The Serious Fraud Office has just published its 2013/2014 Annual Report.  Anyone reading it in the hope or expectation of gaining some insights into what the SFO does or what causes it concern may be a trifle disappointed: of the 72 pages of the report, I could find only 4 that contained anything of interest.  In four paragraphs on page 1, David Green CB QC, the Director of the SFO since April 2012, sets out his mission: to take on the really difficult fraud cases, as envisaged by Lord Roskill in the Fraud Trials Committee Report in the 1980’s, better cooperation with law enforcement partners in the UK and abroad, and to build up an intelligence capability.  No one could argue with that.  He states that high quality staff have been recruited and retained.  On page 3 there are some statistics about the number of cases in progress (12 new investigations, and 5 trials, of which 3 were completed during the relevant period).  On page 5 there is some analysis of the SFO’s budget, which has been in the region of £35-£39m since 2009, but ‘Blockbuster’ funding for Libor and other cases brought it up to £51,379,000 last year.  On page 27 there is mention of two reviews carried out into a ‘data loss’ incident which occurred a year ago: this involved sending, by mistake, material gathered during an investigation to a witness.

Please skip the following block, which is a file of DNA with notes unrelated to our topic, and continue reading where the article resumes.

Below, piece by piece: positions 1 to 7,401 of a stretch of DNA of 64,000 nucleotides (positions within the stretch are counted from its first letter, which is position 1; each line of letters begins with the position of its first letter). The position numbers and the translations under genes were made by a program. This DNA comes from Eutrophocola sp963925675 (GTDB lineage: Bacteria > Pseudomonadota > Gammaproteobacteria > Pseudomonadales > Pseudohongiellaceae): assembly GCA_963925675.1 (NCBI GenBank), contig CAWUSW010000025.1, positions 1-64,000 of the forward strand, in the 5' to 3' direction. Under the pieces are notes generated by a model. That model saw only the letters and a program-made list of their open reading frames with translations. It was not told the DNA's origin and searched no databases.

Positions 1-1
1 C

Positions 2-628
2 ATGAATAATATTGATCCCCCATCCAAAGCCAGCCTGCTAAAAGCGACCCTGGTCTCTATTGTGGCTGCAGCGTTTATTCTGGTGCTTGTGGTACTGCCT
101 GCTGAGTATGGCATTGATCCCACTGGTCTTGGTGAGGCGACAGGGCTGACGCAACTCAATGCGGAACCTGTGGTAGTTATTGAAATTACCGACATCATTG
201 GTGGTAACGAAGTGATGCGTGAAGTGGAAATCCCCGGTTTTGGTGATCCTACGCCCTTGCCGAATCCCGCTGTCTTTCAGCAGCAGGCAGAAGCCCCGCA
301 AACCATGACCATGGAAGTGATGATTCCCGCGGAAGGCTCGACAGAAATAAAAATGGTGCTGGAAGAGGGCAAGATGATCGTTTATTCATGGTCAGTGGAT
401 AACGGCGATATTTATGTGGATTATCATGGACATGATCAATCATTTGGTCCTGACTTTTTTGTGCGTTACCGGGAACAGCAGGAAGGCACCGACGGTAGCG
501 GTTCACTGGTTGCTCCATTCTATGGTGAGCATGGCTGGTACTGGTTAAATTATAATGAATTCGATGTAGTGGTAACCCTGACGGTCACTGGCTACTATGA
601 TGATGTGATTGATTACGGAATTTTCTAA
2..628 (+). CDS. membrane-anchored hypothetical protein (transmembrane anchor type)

The remainder of the report, 68 pages, is devoted to accounts, governance statements, risk assessments, lists of salaries, pensions and bonuses, policies, and attempts generally to comply with what might be generously described as transparency requirements.  The Director, as ‘Accounting Officer’, had to sign off on 4 audits and accounts. 

In the old days the annual report was a more festive publication.  It contained some accounts and statistics, but also a good deal of information about how the office works, case studies, photos and profiles.  No doubt this is not the current way of doing things in any government department or agency, but it was more interesting.  It might be said that you can go to the SFO’s website (currently being reinvigorated) to read case studies, and find out about what people do, but the Annual Report was a convenient template for providing an annual review of progress.